Canadians more likely to be active owners than global peers

They care about sustainability and don't shy away from holding company leaders to account

Canadians more likely to be active owners than global peers
Steve Randall

There’s a lot said about sustainable investing and ESG these days but how willing are shareholders to actively push for change in the companies they invest in?

For Canadians, this is more of a big deal than investors in other countries according to the latest report from Schroders.

The global asset manager polled institutional investors and found that 49% of Canadian respondents rank active ownership and influencing the company as important or very important, compared to 41% globally.

Aligning investments with their own corporate/interval values is a key motivation for sustainable investing among Canada’s largest shareholders.

Canadian institutional investors are also far more likely to rely on in-house analysis (66%) and data sources to inform their investment decisions, compared to global peers (54%).

The poll also found that, while 43% of Canadian investors said that their quest for sustainable investments had intensified due to the pandemic, 52% of global respondents cited this.

Greenwashing challenge

Canadian respondents (65%) noted that greenwashing is a challenge for sustainable investing, especially given a lack of a clear definition of what sustainable investing is.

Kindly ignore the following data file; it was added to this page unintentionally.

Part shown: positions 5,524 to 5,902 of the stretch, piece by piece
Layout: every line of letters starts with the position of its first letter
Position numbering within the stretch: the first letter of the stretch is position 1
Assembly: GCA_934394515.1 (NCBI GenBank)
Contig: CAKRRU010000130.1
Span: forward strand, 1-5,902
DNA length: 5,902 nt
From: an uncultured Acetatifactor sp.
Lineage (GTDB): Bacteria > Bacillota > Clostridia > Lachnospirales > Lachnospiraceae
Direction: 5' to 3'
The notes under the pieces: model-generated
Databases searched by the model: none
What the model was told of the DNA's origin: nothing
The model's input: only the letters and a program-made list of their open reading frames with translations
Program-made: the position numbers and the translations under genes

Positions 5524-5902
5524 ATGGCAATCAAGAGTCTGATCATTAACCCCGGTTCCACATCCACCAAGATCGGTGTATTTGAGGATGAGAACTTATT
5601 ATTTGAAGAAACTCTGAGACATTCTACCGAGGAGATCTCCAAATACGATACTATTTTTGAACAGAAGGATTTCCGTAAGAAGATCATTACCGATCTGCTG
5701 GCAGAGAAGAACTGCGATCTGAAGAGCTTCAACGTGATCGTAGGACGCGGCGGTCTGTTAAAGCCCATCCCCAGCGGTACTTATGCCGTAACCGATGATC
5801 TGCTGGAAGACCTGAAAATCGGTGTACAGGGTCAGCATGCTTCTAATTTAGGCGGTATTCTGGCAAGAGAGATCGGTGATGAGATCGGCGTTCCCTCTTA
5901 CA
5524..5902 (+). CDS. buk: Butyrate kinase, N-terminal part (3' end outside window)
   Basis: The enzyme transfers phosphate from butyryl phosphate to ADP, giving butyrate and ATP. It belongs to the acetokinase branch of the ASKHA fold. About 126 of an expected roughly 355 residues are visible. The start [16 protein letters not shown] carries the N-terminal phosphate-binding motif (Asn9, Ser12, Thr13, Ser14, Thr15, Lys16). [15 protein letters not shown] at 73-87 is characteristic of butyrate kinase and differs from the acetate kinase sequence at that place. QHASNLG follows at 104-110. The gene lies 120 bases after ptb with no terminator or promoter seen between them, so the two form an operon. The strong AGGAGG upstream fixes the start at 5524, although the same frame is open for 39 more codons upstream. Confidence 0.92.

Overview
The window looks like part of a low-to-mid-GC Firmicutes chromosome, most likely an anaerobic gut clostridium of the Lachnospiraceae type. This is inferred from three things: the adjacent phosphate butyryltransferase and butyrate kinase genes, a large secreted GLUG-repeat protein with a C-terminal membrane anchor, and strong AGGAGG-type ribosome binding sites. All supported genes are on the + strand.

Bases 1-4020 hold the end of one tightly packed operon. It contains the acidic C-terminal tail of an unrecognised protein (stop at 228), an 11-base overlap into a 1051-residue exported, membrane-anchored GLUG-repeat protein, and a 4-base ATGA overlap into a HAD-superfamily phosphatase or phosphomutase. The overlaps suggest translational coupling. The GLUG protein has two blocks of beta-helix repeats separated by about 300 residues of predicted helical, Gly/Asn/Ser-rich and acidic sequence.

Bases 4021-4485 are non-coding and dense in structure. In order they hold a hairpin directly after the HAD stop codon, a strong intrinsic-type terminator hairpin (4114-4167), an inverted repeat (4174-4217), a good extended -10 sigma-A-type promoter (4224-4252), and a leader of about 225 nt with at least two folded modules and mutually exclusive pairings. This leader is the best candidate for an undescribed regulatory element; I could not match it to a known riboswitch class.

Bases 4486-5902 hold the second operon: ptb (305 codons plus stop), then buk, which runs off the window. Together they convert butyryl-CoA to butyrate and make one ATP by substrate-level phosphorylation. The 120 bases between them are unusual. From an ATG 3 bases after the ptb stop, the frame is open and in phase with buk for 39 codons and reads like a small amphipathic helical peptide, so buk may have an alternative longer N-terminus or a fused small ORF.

They want to understand how their investment choices are impacting society and the environment and two thirds said that sustainable investing is challenging.

More than half said that that data/evidence that shows investing sustainability delivers better returns is important to their decision to invest sustainably.

Andy Howard, Schroders global head of sustainable investment, said that many investors have a key objective of ensuring that the post-pandemic recovery is built on sustainability.

“As investors, there is clearly work that still needs to be done to support this change. We need to ensure that any concerns or challenges our clients may perceive when it comes to investing sustainably are completely allayed, through ever clearer reporting and disclosures,” he said.

Howard added that it is good that investors’ fears about performance of sustainable investments is easing. The survey shows that 38% of institutions had performance concerns about investing sustainably, down on 45% a year ago and 48% recorded in 2019. 

Investor outlook

How are institutional investors feeling about the route ahead?

The share of respondents w expecting annual returns of at least 4% over the next five years is 82% in this latest Schroders’ global Institutional Investor Study, compared with 72% a year ago.

Many institutional investors are expecting bigger returns: 47% expect their average annual returns to be above 6% and 13% are anticipating annual returns above 9%. These proportions have risen from 35% and 5% respectively in the last year.

“The pandemic is still seen as having the biggest influence on portfolio performance, but this has fallen significantly compared to a year ago,” said Keith Wade, Schroders chief economist. “The improvement in global growth prospects is clearly having an influence and investors are beginning to get concerned about a withdrawal of liquidity through a tapering of monetary policy. This probably reflects fears about inflation, although ultra-low interest rates are expected to persist.”

Wade highlighted regulation and climate change as other rising influences.